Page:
SQUADS, SPACES, AND SUSTAINABLE MOVEMENTS
Movement leaders often wonder: “How can I keep doing this work that I love and believe in — at the pace I’m going?”
Over the past three years, I have participated in the Solidarity Summit, a space for movement leaders working on racial justice issues. We meet regularly to build relationships, sharpen our political analysis, and learn about each other’s communities. Not surprisingly, our conversations often come back around to a similar question: How can I keep doing this work at the pace I’m going?
Maintaining individual and organizational sustainability has become a critical question for people leading movements for justice and liberation. Now, there’s evidence that social change work takes a toll on our bodies, our mental health, and our work. The Human Rights Resilience Project reports that human rights advocates are increasingly experiencing burnout, illness, and anxiety as a result of various stressors including trauma exposure. The current political climate is only making things worse, exacerbating feelings of overwhelm and direct or vicarious trauma. In addition, high expectations about performance and productivity as well as call-out and cancel culture within our movements bring even more challenges. Now more than ever, organizations and funders must center individual and collective well-being — from access to mental health care to sabbaticals to trauma-informed workflows — as core sustainability strategies that are just as important (if not more) as programmatic outcomes.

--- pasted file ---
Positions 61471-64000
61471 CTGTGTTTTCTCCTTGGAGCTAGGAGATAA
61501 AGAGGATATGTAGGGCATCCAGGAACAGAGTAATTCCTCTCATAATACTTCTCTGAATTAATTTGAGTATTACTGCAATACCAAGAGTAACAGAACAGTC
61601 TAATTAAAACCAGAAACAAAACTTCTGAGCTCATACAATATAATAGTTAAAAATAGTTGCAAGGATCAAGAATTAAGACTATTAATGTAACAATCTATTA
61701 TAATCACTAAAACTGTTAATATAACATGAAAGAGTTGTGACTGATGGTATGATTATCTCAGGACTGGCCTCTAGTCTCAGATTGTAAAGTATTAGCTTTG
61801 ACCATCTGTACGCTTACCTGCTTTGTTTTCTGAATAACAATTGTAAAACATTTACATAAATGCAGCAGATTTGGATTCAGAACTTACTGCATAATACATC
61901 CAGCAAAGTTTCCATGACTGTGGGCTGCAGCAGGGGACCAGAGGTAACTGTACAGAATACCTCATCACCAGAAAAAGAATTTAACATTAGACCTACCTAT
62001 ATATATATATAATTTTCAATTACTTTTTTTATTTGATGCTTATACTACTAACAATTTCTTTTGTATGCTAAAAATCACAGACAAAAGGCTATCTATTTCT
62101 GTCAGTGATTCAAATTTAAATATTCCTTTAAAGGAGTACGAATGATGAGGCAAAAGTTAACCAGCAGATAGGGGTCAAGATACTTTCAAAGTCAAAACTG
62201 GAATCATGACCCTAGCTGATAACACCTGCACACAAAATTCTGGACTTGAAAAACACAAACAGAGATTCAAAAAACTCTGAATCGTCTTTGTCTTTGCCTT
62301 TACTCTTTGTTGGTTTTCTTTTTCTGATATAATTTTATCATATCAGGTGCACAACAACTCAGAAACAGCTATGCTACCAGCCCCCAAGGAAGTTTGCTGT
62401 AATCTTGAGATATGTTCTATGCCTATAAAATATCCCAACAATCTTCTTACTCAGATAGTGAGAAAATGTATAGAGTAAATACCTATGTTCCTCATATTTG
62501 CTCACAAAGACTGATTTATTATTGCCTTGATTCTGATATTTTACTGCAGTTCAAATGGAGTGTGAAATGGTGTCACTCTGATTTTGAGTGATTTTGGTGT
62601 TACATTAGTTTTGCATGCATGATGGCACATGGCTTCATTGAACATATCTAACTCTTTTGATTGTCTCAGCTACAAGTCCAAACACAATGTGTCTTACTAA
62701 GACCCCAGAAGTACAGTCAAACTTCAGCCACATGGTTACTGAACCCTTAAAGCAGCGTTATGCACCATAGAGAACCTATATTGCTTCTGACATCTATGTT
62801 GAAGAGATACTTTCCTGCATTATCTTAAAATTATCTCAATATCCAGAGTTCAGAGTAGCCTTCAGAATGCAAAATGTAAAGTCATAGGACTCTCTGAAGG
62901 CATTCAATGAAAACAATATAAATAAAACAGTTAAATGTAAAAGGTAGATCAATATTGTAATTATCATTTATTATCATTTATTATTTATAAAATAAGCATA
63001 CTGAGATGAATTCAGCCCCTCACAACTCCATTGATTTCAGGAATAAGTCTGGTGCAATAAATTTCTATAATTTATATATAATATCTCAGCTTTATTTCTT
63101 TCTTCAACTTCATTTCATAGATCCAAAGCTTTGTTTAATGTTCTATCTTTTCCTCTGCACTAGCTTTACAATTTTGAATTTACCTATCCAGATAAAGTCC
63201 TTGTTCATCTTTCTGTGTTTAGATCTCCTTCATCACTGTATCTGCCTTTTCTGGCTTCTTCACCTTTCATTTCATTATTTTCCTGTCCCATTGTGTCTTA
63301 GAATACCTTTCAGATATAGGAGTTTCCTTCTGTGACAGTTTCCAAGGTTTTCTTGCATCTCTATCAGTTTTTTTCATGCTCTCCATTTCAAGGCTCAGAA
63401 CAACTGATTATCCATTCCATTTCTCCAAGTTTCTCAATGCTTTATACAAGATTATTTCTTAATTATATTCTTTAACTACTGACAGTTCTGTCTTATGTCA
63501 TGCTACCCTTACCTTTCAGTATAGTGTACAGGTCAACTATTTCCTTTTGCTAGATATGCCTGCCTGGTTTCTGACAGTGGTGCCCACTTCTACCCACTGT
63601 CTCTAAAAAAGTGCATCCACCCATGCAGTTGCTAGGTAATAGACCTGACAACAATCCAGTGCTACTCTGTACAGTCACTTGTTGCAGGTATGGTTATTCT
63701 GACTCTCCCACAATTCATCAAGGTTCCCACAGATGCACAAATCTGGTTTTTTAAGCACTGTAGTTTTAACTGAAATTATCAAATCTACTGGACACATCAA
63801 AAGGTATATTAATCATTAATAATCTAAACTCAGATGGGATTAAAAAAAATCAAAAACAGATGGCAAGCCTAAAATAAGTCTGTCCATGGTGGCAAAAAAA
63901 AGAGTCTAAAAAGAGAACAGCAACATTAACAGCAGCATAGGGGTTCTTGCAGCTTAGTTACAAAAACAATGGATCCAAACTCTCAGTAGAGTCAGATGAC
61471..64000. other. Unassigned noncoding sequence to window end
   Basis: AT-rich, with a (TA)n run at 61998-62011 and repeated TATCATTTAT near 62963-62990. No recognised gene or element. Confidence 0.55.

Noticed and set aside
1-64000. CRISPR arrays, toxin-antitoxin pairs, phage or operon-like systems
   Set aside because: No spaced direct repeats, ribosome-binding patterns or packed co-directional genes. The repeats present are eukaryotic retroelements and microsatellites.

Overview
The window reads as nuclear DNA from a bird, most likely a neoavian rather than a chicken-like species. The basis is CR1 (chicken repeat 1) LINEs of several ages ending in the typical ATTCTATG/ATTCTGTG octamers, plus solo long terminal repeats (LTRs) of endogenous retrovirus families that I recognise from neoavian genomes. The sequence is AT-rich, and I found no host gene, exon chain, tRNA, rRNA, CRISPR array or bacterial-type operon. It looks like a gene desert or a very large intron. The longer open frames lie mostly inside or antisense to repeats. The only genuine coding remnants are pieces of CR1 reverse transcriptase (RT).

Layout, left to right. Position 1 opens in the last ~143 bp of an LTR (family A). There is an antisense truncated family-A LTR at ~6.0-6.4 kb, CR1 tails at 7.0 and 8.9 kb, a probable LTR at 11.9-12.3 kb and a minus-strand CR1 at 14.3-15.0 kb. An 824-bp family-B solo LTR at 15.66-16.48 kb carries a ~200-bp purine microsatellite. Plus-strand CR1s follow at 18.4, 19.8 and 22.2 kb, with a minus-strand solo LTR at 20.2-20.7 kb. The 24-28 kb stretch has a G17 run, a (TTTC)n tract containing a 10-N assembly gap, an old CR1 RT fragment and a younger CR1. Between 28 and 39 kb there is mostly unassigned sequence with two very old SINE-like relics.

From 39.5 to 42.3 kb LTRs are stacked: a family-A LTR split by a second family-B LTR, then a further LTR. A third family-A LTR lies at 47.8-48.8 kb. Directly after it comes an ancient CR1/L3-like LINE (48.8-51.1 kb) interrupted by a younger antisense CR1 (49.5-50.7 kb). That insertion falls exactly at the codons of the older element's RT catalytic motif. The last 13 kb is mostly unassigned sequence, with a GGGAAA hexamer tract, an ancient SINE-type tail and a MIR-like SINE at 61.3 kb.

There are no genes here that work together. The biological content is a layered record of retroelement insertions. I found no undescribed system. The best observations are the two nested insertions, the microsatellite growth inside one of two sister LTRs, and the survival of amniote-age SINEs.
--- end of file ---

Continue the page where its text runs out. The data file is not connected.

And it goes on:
Sustainability is one leg of a stool that holds up effective movement leadership as a whole. Movement leaders thrive when they are part of collective spaces where they can build trust, deepen political analysis, ideate, and take risks. And because movement leaders function well beyond their organizations in a broader ecosystem, they need squads — people within and outside their organization playing diverse roles — to support them. Finally, movement leaders can be more effective when they can hone skills such as base building, conflict resolution, and narrative development.
The stool of movement leadership is a starting point to support the people driving the movements we need in today’s world. Which leg does your organization and movement need to strengthen? If you are a funder, how do you already support movement leaders and what more could you do, particularly around centering sustainability? If you are working at a social change non-profit organization, how can you generate practices to create a culture of well-being? And, are there more legs that the stool needs (after all, it’s already got four legs)?
We invite you to utilize the stool of movement leadership as a way to reflect on what your organization and its people need. To learn more, or to organize workshops related to solidarity and sustainability, please reach out to email@example.com.